This happens far too often. I understand that a cop's job is difficult and dangerous, but being afraid doesn't mean you have the right to snuff out a life in a hail of bullets. Presumably people are "innocent until proven guilty" but once you are dead all that theory is useless. The innocent die as quickly as the guilty and if the cops don't do their job and bring the suspect before the court, you end up with a judicial murder. A crime was committed, but int his case it looks like the cops are the criminals. The fact that they have changed their story from "he shot first" to "he threatened us with a gun" won't hold water. I can't believe any police force in the world should have the right to bust into a person's home and not expect to face a homeowner scared out of their wits and holding a weapon.

In cases like this, I don't understand why the police don't simply announce "we have you surrounded, give up" and then lay seige to the house. The police can use tear gas to drive a recalcitrant person out of the house. Why are they going in guns blazing? Why wouldn't you expect -- in a country where the citizenry are armed to the teeth -- to encounter a terrified homeowner with gun in hand?

I remember when I was a kid and the Chicago police went in guns blazing and killed Fred Hampton. The initial news report talked about "an exchange of fire" but the news reporter, I think it was CBS, pointed out the strange fact that while there were literally hundreds of bullet holes inside Fred Hampton's apartment, there was no evidence of any bullets going the other way, out toward the police.

The intial story of a "police provoked into a fire fight" ended up being a lie. As you can see by reading this Wikipedia article, the police had used an insider to drug Fred Hampton before the raid:
O'Neal had slipped the powerful barbiturate sleep agent, secobarbitol into a drink that was consumed by Hampton during the dinner in order to sedate Hampton so that he would not awaken during the subsequent raid. O'Neal left at this point, and, at about 1:30 a.m., Hampton fell asleep in mid-sentence talking to his mother on the telephone. Although Hampton was not known to take drugs, Cook County chemist Eleanor Berman would report that she ran two separate tests which each showed a powerful barbiturate had been introduced into Hampton's blood. An FBI chemist would later fail to find similar traces, but no explanation for how Berman's tests could have been flawed was offered and she stood by her findings.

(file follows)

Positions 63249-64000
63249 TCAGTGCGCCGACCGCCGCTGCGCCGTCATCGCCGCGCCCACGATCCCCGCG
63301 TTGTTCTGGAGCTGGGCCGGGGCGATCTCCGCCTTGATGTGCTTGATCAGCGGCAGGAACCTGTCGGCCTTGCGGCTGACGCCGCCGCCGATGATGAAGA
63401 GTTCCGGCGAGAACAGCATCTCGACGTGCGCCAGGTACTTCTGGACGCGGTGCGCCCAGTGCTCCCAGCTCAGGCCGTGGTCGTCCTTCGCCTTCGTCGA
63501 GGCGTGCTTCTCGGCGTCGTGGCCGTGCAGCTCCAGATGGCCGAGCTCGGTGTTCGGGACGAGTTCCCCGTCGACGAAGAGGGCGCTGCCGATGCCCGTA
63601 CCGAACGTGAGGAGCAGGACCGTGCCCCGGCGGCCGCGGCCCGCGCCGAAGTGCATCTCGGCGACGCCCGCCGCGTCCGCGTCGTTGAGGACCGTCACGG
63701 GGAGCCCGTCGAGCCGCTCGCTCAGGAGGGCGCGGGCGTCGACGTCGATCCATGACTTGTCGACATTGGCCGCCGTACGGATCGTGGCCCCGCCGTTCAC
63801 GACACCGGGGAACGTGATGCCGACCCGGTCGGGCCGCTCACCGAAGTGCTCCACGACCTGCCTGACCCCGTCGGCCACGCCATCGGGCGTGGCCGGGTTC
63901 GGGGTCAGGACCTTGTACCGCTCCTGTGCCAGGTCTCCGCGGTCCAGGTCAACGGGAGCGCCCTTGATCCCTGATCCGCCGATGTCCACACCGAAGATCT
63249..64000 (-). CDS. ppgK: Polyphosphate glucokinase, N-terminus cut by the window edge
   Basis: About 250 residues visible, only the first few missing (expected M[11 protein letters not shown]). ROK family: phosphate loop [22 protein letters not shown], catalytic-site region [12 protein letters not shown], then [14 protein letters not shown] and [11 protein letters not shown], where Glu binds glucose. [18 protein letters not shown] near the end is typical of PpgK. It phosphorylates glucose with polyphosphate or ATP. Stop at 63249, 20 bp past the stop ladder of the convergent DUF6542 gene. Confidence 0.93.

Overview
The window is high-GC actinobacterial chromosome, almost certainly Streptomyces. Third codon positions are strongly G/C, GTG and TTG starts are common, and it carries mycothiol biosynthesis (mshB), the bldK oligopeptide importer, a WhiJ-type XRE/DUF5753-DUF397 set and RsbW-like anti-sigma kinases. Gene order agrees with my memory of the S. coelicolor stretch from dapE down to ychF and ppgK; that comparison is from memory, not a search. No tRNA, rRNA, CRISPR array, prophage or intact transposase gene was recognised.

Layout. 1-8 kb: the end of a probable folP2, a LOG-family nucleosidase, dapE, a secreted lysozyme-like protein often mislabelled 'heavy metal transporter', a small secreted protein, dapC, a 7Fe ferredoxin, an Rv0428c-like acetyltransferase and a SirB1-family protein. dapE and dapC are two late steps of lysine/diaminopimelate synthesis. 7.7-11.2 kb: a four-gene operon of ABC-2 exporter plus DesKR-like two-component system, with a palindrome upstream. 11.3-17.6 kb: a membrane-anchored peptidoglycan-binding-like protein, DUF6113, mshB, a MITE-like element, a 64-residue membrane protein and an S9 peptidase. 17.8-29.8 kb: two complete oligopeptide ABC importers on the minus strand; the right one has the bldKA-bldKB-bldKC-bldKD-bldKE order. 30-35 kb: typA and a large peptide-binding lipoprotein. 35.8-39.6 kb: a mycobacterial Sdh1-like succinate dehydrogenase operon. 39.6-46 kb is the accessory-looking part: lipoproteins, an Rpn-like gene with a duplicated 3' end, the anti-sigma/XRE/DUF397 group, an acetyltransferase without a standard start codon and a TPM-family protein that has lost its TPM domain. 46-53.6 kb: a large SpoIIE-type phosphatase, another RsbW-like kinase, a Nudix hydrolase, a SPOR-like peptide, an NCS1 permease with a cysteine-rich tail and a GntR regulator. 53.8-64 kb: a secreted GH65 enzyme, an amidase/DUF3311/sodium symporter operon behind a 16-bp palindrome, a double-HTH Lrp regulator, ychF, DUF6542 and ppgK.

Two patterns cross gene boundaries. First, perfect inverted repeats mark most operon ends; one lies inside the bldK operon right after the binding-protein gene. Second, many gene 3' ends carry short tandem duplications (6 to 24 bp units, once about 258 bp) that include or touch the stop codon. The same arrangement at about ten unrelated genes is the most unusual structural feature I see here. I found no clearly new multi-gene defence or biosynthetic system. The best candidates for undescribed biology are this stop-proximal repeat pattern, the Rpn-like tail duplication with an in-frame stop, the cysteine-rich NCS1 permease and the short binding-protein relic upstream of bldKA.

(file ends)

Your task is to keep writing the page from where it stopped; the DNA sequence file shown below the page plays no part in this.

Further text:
Automatic gunfire then converged at the head of the bedroom where Hampton slept, unable to wake up as a result of the barbiturates that the FBI infiltrator had slipped into his drink. He was lying on a mattress in the bedroom with his pregnant girlfriend. Two officers found him wounded in the shoulder, and fellow Black Panther Harold Bell reported that he heard the following exchange:
"That's Fred Hampton."
"Is he dead?... Bring him out."
"He's barely alive.
"He'll make it."
Two shots were heard, which it was later discovered were fired point blank in Hampton's head. According to Deborah Johnson, one officer then said:

"He's good and dead now."
Hampton's body was dragged into the doorway of the bedroom and left in a pool of blood. The officers then directed their gunfire towards the remaining Panthers, who were hiding in another bedroom. They were wounded, then beaten and dragged into the street, where they were arrested on charges of aggravated assault and the attempted murder of the officers. They were each held on US$100,000 bail.
That was cold blooded murder by the police. The government hated the Black Panthers. Rather than bother with arrests and trials, the "authorities" decided to short-circuit the process and deliver "justice" at the barrel of a gun.

You can only have a civil society if you have the rule of law. That means a functioning police and judiciary and a respect for the lives of citizens. I find it funny that the US can find fault with governments around the world, call them corrupt, but it seems unable to find any corruption at home. It reminds me of the late 1950s and early 1960s when the US went around the world preaching "human rights" while maintaining a Jim Crow, segregated, and brutal police state for the blacks in the Deep South. Hypocrisy comes easy to the government of the US.

You only get the government you deserve if you fight for it. You need to complain about police brutality and thugs in uniform. You need to fight crooked judges and prosecutors and the politicization of higher levels of the police (like the RCMP in Canada or the FBI in the US).

There was a notorious case of police brutality recently in Canada. But there are many more: Robert Dziekański, Ian Bush (a person under arrest who managed to shoot himself in the back of the head, or so claim the RCMP), etc.